We know our role and we operate within it. The problem is that this doesn’t always uncover the potential in people which could be hugely beneficial to the organisation in the future.
As successful employers, we should always have one eye on our succession planning. We should always know who our future leaders are. And one great way to uncover the diamond-in-the-rough is to take them out of their pigeon hole and put them in an environment where they might just display some different skills and potential.
That junior clerk who managed to convince their boss that they could abseil down that cliff, that recent graduate who inspired everyone to get on the dance floor, or that quiet manager who succeeded in even getting so many people to attend – they are worth watching.
Ok, so collaboration is the Big Name in team building benefits. It’s the benefit that’s cited time and again and with good reasons. Good teams collaborate well. It’s what they do.
But actually, it’s what flows from collaboration that’s really brilliant stuff. It’s through collaboration that you get innovation and creativity. It’s through collaboration that you get effective communication and effortless productivity.
Collaboration is another tricky-to-conceptualise idea that you can’t just offer a training course on and expect your workers to do. It’s borne of time together, exposure to different things, and a commitment to one another. These aspects are all fostered in diverse team building strategies.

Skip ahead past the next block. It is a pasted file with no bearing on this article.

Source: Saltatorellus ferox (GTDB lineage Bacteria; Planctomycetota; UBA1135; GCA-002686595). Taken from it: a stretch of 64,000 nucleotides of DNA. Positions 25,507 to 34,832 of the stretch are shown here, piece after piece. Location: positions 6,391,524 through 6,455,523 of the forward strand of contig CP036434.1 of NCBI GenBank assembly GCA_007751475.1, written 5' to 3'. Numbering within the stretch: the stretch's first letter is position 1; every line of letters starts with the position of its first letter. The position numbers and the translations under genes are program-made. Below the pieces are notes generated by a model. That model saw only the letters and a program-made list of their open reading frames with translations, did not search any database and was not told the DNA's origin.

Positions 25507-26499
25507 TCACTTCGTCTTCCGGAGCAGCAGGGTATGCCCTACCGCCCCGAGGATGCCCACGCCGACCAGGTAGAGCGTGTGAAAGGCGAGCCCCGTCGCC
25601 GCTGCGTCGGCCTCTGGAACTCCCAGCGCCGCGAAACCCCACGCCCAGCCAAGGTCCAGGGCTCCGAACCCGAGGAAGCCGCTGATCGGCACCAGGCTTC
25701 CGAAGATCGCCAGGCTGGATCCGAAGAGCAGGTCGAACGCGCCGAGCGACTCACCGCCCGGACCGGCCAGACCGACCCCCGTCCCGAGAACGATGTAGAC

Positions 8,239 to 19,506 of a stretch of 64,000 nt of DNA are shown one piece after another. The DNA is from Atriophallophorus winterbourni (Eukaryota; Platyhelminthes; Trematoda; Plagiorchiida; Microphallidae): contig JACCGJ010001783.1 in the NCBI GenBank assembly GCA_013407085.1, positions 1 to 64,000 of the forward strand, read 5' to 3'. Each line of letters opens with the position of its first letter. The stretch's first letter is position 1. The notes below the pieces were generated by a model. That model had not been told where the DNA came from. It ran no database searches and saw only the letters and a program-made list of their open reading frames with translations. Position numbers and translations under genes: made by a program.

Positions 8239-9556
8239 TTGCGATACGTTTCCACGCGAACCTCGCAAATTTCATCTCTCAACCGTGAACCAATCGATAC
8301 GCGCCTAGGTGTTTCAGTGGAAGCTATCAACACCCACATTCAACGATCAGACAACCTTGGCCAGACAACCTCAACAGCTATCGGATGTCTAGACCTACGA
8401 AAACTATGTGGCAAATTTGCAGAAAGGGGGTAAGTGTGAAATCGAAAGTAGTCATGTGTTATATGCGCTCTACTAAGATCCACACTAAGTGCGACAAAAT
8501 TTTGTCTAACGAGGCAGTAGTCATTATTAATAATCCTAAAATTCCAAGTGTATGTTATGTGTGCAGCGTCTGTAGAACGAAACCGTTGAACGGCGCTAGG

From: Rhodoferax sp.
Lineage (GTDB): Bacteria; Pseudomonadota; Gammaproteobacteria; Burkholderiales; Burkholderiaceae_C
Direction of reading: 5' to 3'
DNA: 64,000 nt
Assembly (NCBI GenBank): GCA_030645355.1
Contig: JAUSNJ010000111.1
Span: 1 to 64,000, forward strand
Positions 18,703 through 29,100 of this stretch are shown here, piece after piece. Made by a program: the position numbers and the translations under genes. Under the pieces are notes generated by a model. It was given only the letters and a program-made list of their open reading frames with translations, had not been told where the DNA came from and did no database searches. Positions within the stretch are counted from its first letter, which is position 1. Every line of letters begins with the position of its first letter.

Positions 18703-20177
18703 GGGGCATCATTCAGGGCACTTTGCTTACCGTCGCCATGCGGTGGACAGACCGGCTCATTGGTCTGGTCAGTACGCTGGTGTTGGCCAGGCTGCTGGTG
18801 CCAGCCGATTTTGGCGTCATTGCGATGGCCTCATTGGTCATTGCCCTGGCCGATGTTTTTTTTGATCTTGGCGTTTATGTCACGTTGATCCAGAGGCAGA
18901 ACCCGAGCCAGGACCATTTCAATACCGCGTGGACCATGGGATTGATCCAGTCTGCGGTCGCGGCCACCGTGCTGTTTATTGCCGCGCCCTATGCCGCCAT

Ways to help develop collaboration in your team involves choosing team building activities where they have to work together towards a common aim. That could be undertaking a physical or mental challenge together. The key is the challenge element.
Trust is one of the central tenets of effective teams. Only teams which can trust each other can work well together. If one individual is second-guessing the behaviour or intentions of another, it’s going to fall flat.
Trust within a team also facilitates autonomy. If you want to bring out the best in an individual, they need to feel they have autonomy. You need to trust them.
The other element of trust within teams is having each other’s back. An effective team is one where each individual knows that the others will close ranks and protect them when the external attacks come.
Fundamentally, trust makes people feel safe within the structure of the team. When someone feels safe, it’s going to lead to them being the best they can be. It goes back to Maslow and his hierarchy of needs. When we feel secure, we can move on to performing in other areas.